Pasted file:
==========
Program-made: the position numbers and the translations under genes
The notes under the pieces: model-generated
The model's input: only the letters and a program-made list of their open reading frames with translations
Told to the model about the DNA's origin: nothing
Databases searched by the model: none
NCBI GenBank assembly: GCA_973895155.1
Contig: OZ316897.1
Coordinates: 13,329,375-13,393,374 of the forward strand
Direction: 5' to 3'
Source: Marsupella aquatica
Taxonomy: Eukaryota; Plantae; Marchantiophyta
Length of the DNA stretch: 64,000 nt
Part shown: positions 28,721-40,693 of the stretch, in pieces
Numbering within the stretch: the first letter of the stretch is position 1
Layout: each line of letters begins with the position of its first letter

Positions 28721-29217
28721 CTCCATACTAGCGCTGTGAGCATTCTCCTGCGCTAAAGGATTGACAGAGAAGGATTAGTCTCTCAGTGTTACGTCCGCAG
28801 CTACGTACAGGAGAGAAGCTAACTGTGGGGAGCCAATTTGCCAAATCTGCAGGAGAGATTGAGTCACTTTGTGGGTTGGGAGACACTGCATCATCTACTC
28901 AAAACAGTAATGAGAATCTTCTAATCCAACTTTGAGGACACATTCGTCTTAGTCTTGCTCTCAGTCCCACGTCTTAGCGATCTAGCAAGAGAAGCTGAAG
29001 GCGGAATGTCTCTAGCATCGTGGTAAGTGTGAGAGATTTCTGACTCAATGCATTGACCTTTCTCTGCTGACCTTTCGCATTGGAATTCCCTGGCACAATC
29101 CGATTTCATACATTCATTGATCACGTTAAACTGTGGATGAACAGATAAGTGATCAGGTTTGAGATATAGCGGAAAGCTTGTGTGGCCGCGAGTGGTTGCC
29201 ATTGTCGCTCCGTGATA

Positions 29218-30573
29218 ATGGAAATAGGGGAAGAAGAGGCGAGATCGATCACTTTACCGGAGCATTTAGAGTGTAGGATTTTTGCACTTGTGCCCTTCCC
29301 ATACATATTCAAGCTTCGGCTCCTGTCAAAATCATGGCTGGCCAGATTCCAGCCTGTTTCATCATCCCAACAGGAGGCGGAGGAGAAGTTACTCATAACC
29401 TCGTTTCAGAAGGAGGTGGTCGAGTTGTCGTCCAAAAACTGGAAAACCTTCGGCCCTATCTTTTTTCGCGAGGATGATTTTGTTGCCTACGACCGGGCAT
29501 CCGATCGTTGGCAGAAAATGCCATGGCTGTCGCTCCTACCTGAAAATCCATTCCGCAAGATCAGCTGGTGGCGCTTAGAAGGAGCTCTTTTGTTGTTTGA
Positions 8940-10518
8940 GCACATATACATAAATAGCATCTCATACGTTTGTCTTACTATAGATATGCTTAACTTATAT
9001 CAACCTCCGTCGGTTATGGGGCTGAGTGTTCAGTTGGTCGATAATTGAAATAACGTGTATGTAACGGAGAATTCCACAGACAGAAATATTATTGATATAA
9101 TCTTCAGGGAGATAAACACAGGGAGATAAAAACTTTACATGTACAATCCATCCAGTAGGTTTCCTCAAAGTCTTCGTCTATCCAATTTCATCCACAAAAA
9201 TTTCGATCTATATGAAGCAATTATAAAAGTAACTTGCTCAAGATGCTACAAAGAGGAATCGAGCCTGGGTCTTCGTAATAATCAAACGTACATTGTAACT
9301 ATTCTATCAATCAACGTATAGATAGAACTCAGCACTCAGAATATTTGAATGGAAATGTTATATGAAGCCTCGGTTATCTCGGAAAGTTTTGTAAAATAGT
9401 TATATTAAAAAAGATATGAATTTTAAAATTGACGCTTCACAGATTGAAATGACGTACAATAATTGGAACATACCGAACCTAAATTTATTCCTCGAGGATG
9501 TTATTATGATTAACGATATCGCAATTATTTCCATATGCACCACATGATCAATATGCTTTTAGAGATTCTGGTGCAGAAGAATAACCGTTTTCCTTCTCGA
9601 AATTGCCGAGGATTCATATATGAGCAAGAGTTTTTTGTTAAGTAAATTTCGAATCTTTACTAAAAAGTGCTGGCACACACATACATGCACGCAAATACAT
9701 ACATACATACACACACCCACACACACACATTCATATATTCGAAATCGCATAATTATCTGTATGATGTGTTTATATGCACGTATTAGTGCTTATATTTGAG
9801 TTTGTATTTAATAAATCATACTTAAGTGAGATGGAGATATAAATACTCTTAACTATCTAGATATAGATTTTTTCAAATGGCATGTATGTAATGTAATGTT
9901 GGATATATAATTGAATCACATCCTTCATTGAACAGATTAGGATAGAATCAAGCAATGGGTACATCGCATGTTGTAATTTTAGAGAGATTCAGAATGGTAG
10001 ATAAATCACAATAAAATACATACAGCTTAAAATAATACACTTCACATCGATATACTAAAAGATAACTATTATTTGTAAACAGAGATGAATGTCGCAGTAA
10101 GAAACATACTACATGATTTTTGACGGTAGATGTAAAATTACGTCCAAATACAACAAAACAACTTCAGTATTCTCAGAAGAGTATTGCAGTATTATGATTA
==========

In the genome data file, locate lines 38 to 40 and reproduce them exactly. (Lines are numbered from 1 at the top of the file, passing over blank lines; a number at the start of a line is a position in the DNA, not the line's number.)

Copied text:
9801 TTTGTATTTAATAAATCATACTTAAGTGAGATGGAGATATAAATACTCTTAACTATCTAGATATAGATTTTTTCAAATGGCATGTATGTAATGTAATGTT
9901 GGATATATAATTGAATCACATCCTTCATTGAACAGATTAGGATAGAATCAAGCAATGGGTACATCGCATGTTGTAATTTTAGAGAGATTCAGAATGGTAG
10001 ATAAATCACAATAAAATACATACAGCTTAAAATAATACACTTCACATCGATATACTAAAAGATAACTATTATTTGTAAACAGAGATGAATGTCGCAGTAA